Trucks are not only heavier and taller than most cars – increasing the amount of force that comes in a collision and making it happen higher up on a car, at approximately head height for the occupants inside – they also have a longer stopping distance because of their increased weight. When a truck is speeding, this stopping distance – the amount of feet it takes a truck to come to a complete stop after the trucker hits the brakes – increases even more. The increase in the stopping distance of a speeding truck makes it far less likely that a truck driver will be able to notice a driving hazard up ahead, react to it appropriately, and then come to a stop before the collision can occur.

All of this means that a speeding truck puts everyone on the road in far greater danger than they would be in if it were abiding by the speed limit.

Not Checking a Truck's Blind Spot Before Merging

According to the FMCSA's study, one of the most common driving practices that leads to an accident on the roads is merging unsafely. This is largely due to the fact that trucks have massive blind spots when compared to regular passenger cars. The size of these blind spots means that truckers can completely miss a car that is in it, putting them in danger if the truck then makes a turn or lane change.

However, a trucker's mirrors are set up so they can see into those blind spots with just a bit of effort. Unfortunately, truck drivers who are intent on making a quick delivery might not take that time or effort to make sure their lane change is a safe one before starting it.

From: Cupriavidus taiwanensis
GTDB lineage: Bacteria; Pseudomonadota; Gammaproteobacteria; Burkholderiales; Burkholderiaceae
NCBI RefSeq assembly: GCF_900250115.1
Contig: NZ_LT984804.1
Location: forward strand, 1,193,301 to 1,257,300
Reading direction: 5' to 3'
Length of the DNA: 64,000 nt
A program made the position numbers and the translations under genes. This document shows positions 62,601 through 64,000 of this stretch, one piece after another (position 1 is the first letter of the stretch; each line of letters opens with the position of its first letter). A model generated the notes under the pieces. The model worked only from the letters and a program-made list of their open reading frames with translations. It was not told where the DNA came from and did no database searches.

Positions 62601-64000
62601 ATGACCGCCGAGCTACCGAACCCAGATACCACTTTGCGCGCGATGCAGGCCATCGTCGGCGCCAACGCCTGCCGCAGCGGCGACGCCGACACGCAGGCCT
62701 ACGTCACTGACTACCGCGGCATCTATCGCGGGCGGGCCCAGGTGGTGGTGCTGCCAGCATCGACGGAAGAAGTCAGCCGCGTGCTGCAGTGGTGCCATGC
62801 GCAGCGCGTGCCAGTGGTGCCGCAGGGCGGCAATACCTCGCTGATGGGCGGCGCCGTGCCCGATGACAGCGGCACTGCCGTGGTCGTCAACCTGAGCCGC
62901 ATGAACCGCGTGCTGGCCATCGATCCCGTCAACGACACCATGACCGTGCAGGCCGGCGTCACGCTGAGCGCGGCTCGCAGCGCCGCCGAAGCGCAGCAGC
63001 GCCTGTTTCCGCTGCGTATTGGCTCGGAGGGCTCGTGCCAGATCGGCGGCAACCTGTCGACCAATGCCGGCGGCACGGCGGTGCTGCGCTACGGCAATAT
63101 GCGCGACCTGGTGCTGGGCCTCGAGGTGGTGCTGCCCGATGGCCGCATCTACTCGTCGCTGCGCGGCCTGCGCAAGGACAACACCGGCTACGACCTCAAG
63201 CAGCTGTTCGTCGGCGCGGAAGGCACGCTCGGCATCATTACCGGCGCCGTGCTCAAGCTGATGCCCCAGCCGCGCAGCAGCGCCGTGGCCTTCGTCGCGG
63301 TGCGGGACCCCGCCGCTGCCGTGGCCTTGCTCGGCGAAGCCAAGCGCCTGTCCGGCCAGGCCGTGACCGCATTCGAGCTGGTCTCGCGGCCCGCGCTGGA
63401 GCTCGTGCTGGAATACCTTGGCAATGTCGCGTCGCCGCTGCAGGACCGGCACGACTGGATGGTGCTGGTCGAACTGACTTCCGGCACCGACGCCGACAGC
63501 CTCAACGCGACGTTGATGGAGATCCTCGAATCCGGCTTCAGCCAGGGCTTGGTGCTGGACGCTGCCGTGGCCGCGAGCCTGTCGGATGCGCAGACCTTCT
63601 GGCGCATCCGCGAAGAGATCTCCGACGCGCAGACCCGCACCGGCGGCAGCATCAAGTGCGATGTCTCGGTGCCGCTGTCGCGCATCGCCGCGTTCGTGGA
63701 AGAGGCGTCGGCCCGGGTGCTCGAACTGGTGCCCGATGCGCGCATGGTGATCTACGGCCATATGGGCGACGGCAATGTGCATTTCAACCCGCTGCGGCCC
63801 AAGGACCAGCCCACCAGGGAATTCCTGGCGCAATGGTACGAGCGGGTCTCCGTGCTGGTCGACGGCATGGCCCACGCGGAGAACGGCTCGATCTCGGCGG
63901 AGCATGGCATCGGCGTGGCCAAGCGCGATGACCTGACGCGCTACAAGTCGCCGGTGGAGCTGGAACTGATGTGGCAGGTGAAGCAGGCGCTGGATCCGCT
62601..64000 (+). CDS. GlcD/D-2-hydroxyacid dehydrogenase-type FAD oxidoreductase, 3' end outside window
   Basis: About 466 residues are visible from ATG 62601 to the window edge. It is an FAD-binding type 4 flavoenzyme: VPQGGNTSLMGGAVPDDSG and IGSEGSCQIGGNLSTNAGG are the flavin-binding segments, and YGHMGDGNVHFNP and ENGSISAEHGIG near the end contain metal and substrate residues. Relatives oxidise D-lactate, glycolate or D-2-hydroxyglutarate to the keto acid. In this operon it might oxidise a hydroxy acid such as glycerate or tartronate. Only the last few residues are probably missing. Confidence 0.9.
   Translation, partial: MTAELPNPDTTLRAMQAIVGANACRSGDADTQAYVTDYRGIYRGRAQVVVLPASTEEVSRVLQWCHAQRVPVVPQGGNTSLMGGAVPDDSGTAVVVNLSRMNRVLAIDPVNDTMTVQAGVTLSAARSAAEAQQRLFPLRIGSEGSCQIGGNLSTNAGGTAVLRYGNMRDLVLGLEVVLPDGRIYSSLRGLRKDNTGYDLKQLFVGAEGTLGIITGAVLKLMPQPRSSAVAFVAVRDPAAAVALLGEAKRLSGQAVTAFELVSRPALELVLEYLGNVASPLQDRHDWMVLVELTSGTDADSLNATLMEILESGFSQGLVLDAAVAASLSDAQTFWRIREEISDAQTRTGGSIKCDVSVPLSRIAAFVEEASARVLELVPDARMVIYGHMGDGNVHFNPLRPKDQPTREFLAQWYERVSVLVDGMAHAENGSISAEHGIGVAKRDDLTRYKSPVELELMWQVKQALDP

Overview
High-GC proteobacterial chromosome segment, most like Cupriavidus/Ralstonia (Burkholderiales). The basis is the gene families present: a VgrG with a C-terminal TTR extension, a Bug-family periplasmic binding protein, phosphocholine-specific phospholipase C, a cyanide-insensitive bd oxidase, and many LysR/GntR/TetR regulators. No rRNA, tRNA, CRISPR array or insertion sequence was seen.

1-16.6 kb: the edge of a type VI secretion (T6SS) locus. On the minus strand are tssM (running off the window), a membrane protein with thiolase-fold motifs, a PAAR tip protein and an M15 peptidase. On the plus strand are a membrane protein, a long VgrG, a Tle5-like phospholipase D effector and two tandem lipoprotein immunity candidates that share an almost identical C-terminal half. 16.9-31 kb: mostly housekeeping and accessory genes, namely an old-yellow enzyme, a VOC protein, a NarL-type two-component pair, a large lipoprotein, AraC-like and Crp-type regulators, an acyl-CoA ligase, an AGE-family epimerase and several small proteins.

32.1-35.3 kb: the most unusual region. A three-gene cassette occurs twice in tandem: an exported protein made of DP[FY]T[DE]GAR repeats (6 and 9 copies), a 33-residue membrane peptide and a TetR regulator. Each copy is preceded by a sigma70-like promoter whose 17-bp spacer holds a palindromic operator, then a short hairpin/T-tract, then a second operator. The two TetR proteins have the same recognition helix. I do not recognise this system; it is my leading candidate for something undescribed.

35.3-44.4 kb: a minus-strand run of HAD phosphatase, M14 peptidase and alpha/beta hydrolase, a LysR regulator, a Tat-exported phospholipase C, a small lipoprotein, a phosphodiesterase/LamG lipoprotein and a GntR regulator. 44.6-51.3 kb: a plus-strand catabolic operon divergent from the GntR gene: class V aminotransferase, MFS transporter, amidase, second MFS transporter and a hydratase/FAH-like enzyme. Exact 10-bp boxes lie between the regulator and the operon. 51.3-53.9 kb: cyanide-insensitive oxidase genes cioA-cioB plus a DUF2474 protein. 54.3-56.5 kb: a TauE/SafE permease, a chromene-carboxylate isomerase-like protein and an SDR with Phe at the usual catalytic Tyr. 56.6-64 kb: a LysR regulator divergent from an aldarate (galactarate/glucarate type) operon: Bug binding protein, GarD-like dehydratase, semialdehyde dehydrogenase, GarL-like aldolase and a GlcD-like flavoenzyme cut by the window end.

Distracted Truck Driving

Another common truck driving practice that is unsafe is driving while distracted. Truckers are professional drivers who are often behind the wheel for most of the day. This makes them even more susceptible than regular drivers to distractions, particularly towards the end of their shift. Just like regular drivers, though, distracted truckers might miss the signs of a road hazard and be left unable to avoid a severe collision.

Philadelphia Truck Accident Attorneys at Gilman & Bedigian

Truck accidents are often life-altering events. They can leave you victimized by a truck driver who used unsafe driving techniques, with numerous medical bills and injuries that you did not deserve.

This is when it is crucial to have a personal injury attorney at your side.

By fighting for your rights and interests both in and out of court, the Philadelphia personal injury lawyers at the law office of Gilman & Bedigian can ensure you get the compensation that you need and deserve in order to make a full recovery after the ordeal. Contact us online or call our law office at (800) 529-6162 for a free consultation.

Let Us Help

If someone you are close to has been seriously injured or worse, you are naturally devastated not only by what has happened, but by the effect that the injury or loss has had on you and your family. At a time when you're vulnerable, traumatized and emotionally exhausted, you need a team that will support you through the often complex process that lies ahead.